These people keep saying “the crimes are under-reported” but I worked on ships for years and they are not. If there were “unreported” victims out there, wouldn’t they be in the news and courts? It would take just a few minutes to find their cases online. There are attorneys looking to take their cases on who are actually behind some of these anti-cruise line web sites. So, where are the lawsuits? there aren’t any.
    The truth is that it is in the interest of people like Carver to exagerate the truth because he has an agenda. If he cited the true stats, no one would sympathise with him. Another truth, his missing daughter arrived on that ship with two purses and a manilla envelope. She paid in cash two days before it left and told no one where she was. She was obviously a suicide, as are the vast majority of people who go “missing” on ships which is a few every year. But Carver needs to blame the cruise line for what happened.
    As for his statistician, who isn’t. You are nearly twice as likely to be sexually assaulted in his home province of Newfoundland Canada than you are on a cruise ship (48 ships, 80 NF, out of 100,000) according to his OWN misguided stats! according to Canada’s own statistics for Newfoundland.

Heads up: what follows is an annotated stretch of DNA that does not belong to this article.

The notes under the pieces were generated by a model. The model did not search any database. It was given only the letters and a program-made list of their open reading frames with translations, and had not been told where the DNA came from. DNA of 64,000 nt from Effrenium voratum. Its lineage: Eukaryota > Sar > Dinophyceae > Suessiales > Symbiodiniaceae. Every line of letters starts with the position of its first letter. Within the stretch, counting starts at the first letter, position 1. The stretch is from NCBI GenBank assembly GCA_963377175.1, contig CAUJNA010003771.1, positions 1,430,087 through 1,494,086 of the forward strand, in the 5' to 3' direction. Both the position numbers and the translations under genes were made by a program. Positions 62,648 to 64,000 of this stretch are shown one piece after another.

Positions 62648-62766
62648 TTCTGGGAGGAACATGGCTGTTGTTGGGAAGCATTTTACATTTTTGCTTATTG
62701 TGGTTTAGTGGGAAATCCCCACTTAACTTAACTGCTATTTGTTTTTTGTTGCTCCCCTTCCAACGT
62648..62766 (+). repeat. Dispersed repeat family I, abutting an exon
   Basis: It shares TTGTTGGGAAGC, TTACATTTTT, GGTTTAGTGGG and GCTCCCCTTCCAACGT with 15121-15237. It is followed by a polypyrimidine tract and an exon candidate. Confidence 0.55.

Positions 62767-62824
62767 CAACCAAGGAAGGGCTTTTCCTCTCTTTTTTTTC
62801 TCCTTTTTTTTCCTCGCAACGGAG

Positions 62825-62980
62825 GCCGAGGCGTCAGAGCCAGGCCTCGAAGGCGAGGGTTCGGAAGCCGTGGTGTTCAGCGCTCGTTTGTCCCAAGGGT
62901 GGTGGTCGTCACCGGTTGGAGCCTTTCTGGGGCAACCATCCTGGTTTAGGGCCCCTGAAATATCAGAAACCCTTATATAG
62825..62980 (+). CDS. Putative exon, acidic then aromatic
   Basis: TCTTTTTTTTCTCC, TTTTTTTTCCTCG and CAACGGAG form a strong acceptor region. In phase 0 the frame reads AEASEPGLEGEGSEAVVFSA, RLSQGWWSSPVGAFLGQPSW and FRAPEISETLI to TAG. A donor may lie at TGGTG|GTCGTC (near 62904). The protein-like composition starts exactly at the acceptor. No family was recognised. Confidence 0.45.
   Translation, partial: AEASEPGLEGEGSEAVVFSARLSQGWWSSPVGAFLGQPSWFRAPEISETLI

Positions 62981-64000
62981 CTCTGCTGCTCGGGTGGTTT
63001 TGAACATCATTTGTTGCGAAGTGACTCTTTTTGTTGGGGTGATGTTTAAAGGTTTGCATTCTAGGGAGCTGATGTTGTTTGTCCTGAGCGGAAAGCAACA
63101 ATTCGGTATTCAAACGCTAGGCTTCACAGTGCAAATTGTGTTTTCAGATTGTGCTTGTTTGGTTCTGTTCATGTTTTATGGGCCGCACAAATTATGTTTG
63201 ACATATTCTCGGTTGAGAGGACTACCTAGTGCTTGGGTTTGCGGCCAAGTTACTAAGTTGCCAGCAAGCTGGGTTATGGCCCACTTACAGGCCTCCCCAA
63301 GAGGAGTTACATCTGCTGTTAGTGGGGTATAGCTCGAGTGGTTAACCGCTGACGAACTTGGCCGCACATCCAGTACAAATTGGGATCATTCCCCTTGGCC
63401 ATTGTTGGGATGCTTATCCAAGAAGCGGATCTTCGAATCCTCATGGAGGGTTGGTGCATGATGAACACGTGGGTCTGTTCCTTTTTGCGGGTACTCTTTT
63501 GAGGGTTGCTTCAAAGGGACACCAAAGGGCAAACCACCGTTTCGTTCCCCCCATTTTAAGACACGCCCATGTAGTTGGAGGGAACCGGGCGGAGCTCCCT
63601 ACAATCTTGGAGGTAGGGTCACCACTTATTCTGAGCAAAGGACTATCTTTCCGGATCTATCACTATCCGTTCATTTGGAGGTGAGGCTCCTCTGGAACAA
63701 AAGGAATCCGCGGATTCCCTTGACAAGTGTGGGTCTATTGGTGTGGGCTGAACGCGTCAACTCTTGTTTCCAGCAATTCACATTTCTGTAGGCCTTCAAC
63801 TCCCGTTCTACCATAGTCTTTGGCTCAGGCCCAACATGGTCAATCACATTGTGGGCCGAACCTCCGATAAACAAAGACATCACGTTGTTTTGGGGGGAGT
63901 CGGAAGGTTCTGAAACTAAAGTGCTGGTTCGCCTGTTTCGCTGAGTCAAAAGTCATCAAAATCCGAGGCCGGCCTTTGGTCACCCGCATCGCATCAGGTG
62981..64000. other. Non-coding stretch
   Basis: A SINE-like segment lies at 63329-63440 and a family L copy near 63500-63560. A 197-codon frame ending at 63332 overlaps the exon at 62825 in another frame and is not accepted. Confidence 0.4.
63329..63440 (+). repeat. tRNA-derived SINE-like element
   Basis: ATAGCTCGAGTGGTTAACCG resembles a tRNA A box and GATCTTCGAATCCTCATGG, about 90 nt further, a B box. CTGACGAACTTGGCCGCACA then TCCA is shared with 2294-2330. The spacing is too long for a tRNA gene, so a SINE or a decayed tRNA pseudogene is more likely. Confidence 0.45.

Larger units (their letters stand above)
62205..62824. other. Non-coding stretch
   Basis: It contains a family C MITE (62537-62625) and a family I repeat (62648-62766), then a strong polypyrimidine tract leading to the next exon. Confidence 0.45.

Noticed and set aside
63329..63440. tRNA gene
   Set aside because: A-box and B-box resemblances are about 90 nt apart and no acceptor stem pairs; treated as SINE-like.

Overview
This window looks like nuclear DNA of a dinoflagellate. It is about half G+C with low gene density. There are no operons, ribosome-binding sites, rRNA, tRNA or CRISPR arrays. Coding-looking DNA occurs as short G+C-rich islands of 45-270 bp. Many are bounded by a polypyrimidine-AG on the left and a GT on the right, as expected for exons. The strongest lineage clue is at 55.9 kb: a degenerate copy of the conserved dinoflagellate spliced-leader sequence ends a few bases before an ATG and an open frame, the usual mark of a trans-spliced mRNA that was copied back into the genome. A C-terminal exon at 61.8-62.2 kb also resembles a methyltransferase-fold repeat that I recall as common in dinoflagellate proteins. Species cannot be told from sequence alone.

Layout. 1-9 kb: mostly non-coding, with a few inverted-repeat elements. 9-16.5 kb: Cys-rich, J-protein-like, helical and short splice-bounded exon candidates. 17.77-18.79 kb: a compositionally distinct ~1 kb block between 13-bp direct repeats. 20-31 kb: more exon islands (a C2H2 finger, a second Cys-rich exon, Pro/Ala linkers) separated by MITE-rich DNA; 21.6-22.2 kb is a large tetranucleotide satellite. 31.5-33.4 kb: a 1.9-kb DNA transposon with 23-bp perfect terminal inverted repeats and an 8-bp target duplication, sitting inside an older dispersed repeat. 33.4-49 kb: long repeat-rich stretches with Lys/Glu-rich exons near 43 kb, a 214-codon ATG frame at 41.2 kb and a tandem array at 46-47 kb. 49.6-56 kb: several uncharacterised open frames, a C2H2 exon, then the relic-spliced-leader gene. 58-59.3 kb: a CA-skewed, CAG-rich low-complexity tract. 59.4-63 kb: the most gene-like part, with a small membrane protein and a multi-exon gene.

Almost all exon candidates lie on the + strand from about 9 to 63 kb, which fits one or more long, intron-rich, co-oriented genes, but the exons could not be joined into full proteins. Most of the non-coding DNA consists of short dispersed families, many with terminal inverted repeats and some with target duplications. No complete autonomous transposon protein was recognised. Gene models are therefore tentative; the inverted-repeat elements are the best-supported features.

The point is, this is a LOT of misinformation being said about cruise ships. There really isn’t that much crime on tham at all, and there are new protocols in place already for the cruise lines to report every crime to the FBI immediately and seal off the “crime scene” until it can be thoroughly investigated. Ships have “safety officers” in uniforam (newly established) to make sure the protocol is followed. They have “pelvic exam” kits on board, and newly esyablished procedures to train the ships doctos who to use them. Ships have the power of “arrest.”
    If you, as a taxpayer, wants to pay a sea marshall and a cruise line to have him cruise on ship where any kind of crime happens only a few times every year, fine. But the cruise industry thinks that is a waste of money and bureaucratic waffling, and so do I.
    Further, the Sea Diamond that sank, does not fall into our definition (at of cruise ship because we would never recommend it to our readers, It does not belong to CLIA, as do Princess, Carnival, Rpyal Caribbean, NCL, Holland America and all the cruise lines you know which are readily available to US passengers.
    Just a hunch, Jeanne Leblanc, but have you ever even been on a real cruise? Not an overnight gambling junket or a foreign ferry (like the Sea Diamond). Most people who have know the truth.

  2. safecruise

    Now posted At